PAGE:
One of the most meaningful ways MSFC chapters create change on their campuses is through working to improve their school’s curriculum when it comes to abortion and family planning content (and sometimes more). On the Spring 2021 Student Leader Survey, over half of respondents were either currently working on or very interested in starting to work on curriculum reform. Check out some of the ways chapters are changing what medical students learn about abortion and family planning on their campus:
Giving Feedback to Admin:
We met with faculty after our reproductive unit and delivered our structured feedback of components we liked / areas of improvement within the curriculum.Kaiser Permanente School of Medicine
Last semester, MSFC teamed up with other organizations to send out a school-wide survey gauging interest in a new curricular thread that would focus on topics including reproductive justice and the medicine of abortion. We have since analyzed the data and are in the process of sharing it with the administration.University of Cincinnati
[Our chapter’s president] is on the school Task Force on Inclusion and Bias to evaluate repro/genitourinary unit materials.Northwestern University
We have members serving on the board for Medical Gross Anatomy and Endo/Repro course reform.Texas A&M College of Medicine
Our school is developing a completely new M1/M2 curriculum, so we are trying to get involved and support more abortion and reproductive health education in the early parts of this new curriculum. Our first step was to send out a survey to medical students to tell us if they think they are receiving adequate repro/sex/abortion health education. Once we obtain that data, we will go to our larger campus curriculum reform team and present to them why we should increase education surrounding these topics.Medical College of Wisconsin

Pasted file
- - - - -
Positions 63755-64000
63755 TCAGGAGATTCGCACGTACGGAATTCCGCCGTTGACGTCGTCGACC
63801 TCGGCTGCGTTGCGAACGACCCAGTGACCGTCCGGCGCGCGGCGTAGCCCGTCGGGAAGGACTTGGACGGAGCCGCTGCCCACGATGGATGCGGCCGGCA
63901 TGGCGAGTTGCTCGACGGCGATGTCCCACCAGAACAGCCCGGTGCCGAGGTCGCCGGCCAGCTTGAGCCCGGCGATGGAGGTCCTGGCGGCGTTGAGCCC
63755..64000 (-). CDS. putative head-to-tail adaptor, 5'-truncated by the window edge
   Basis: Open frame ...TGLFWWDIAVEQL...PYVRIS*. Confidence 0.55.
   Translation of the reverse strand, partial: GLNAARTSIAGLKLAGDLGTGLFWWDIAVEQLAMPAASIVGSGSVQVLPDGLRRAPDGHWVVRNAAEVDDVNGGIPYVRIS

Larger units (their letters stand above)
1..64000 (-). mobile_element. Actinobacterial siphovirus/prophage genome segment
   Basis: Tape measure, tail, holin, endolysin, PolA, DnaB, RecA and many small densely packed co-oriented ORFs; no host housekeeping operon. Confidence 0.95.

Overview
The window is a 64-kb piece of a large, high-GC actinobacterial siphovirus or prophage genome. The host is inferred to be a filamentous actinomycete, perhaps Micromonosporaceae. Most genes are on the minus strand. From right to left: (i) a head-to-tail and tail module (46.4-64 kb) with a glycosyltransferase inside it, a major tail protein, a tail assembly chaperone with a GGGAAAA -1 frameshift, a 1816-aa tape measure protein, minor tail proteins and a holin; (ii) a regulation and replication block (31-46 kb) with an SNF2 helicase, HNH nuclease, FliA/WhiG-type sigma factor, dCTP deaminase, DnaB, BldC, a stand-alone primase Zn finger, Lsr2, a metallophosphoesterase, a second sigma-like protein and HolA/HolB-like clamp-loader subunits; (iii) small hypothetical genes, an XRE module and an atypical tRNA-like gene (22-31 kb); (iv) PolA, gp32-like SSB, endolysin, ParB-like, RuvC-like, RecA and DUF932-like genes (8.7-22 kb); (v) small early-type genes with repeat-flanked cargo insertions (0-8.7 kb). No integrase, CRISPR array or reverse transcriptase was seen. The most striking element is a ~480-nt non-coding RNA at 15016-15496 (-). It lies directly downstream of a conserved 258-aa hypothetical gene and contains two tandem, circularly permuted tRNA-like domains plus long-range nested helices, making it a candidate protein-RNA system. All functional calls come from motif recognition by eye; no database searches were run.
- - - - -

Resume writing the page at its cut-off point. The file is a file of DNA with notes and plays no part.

Adding (Incorporating/Introducting) Electives, Lectures, and More:
We helped to start a medication abortion doula program this year. If successful, it has the potential to be incorporated into the first-year curriculum.University of Hawaii
Some members of the chapter are working on a Reproductive Justice lecture for clinical clerkship students. There will be a pre- and post-lecture survey for students to fill out. It is intended for 3rd year students about to start their OB/GYN rotations.
We are currently developing a pilot program of a few lectures (conscientious refusal, abortion counseling, trauma-informed care, etc.) to present over a few lunch hours. After building upon this, we will introduce it to the administration to incorporate more broadly.
University of Oklahoma
Our chapter is working to establish an Advanced Competency in Family Planning and Reproductive Health that will include 120 hours of didactic and clinical training in Family Planning and Reproductive Health for fourth-year medical students.
Ohio State University
Changing Course Materials:
We are trying to incorporate a clinical case that deals with abortion because we have been told there is ‘no room in the curriculum.’ Hopefully by doing so we can promote open, comfortable conversations about abortion.Augusta University
We are trying to expand opportunities to discuss abortion and contraception, perhaps in ‘small groups,’ so that students can actively participate. We have found [values clarification workshops] an effective forum to do so, and hope to have some implemented within our curriculum more formally.Emory University
Current and former MSFC leaders are actively working with the director of the Reproduction Module to incorporate comprehensive reproductive justice into the curriculum. For example, our school didn’t teach anything about abortion until the last couple of years. This past year, there were efforts to have discussions on abortion, but they were muddled by a lack of representation and an overrepresentation of anti-choice bias.
[A chapter leader] is working on reforming our school’s curricular inclusion of Black maternal health issues and reproductive justice. [Another chapter leader] is helping with that effort and working on reforming LGBTQ+ inclusion in our education.University of Colorado